B: …moved. Well, first of all in this sorrow this energy is…
B: …is caught up in whirlpools or something. It is deeper than thought but there is some sort of very deep disturbance of the energy.
K: Quite right.
B: Which we call deep sorrow.
K: Deep sorrow.
B: Ultimately its origin is the blockage in thought, isn’t it?
K: Yes, that is deep sorrow of mankind. For centuries upon centuries it has been like that – you know, like a vast reservoir of sorrow.
B: It is sort of moving around in some way that is disorderly.
B: And preventing clarity. I mean perpetuating ignorance.
K: Yes, perpetuating ignorance, right.
B: Because if it were not for that then man’s natural capacity to learn would solve all these problems.
K: That’s right.
S: Right, right.
K: Unless you three give me, or help me, or show me, an insight into something much greater, I say, ‘Yes, this is very nice’, and off I go – you follow? What we are trying to do, as far as I can see, is to penetrate into something beyond death.
B: Beyond death?
K: Death we say is not only the ending of the organism, but the ending of the content of the consciousness – consciousness as we know it now.
B: Is it also the ending of sorrow?
K: The ending of sorrow of the superficial kind. That is clear.
K: And a man who has gone through all that says, ‘That isn’t good enough. You haven’t given me the flower, the perfume. You have just given me the ashes of it.’ And now we three are trying to find out that which is beyond the ashes.
B: There is that which is beyond death?
K: Ah, absolutely.
B: Would you say that is eternal, or…
K: I don’t want to use that word.
B: I mean is it in some sense beyond time?
K: Beyond time.
B: Therefore eternal is not the best word.
K: There is something beyond the superficial death, a movement that has no beginning and no ending.
B: But it is a movement?
K: It is a movement. Movement, not in time.
S: What is the difference between a movement in time, and a movement out of time?
K: Sir, that which is constantly renewing, constantly – new isn’t the word – constantly fresh, endlessly flowering, that is timeless. But this word flowering implies time.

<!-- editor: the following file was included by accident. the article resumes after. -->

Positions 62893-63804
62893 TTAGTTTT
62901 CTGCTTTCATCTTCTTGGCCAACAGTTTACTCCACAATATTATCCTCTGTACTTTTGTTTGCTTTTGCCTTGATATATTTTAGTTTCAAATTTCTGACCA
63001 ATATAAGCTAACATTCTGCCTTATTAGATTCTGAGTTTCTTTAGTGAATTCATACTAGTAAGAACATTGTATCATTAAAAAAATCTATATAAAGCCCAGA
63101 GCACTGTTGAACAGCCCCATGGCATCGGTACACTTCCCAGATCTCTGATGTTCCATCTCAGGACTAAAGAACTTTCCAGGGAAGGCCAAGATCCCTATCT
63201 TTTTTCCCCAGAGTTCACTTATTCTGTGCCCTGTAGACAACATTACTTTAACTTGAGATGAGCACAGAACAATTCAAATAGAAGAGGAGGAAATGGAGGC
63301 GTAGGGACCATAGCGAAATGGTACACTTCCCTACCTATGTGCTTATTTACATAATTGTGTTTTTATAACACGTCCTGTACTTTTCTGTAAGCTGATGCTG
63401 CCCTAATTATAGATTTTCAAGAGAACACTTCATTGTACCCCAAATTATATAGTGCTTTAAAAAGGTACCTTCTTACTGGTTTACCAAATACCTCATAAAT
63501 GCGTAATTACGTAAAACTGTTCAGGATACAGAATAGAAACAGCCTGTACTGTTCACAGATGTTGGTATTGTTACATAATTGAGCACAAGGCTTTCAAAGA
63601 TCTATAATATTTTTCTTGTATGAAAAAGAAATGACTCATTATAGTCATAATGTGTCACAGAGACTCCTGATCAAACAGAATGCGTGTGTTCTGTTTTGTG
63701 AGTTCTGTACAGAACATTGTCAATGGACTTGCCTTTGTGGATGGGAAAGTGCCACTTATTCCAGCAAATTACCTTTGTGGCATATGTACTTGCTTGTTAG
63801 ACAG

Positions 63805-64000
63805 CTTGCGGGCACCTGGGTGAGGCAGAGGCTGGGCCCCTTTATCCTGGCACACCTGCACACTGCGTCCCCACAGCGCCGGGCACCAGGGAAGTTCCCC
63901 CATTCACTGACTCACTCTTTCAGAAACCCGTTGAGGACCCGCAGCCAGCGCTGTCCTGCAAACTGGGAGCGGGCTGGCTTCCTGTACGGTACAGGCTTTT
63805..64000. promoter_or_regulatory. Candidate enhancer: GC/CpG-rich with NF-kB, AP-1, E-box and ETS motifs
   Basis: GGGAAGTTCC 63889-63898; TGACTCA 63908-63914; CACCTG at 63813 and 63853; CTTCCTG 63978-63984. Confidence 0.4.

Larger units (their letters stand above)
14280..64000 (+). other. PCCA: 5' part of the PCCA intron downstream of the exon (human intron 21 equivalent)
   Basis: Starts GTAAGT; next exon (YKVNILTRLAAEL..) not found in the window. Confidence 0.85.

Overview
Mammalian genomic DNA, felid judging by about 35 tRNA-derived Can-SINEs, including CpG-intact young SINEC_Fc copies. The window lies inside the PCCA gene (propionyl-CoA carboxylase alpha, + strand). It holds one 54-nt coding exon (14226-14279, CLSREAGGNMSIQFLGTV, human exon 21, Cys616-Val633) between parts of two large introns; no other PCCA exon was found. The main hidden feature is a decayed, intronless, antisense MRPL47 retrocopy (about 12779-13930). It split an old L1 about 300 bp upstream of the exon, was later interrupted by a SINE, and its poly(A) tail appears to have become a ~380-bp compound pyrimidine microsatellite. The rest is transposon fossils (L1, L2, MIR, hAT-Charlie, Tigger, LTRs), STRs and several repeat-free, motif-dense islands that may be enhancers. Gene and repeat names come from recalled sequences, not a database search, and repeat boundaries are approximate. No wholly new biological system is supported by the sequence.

B: I think we can see the point.
S: I think we get that, the feel of renewal in creation, and coming and going without transition, without duration, without linearity.
K: Let me come back to it in a different way. Being a fairly intelligent man, having read various books, tried various meditations, at one glance I have an insight into all that, at one glance – which is the end of image-making. It is finished. I won’t touch it. Then a meditation must take place to delve, to have an insight, into something which the mind has never touched before.
B: But even if you do touch, it doesn’t mean that the next time it will be known.
K: Ah, it can never be known in a sense.
B: It can never be known. It’s always new in some sense.
K: Yes, it is always new. It is not a memory stored up, altered, changed, and called new. It has never been old. I don’t know if I can put it that way.
B: Yes. I think I understand that. But could you say it is like a mind that has never known sorrow?
B: It might seem puzzling at first. You move out of this state which has known sorrow into a state which has not known sorrow.
K: Quite right, sir.
B: In other words there is no you.
K: That’s right, that’s right.
S: Can we say it in this way too – that it is an action which is moving where there is no you?
K: You see when you use the word ‘action’, it means not in the future, nor in the past; action is doing.
K: And most of our actions are the result of the past, or according to a future ideal. That’s not action, that is just conformity.
S: Right. I am talking about a different kind of action.
K: To penetrate into this, the mind must be completely silent. Otherwise you are projecting something into it.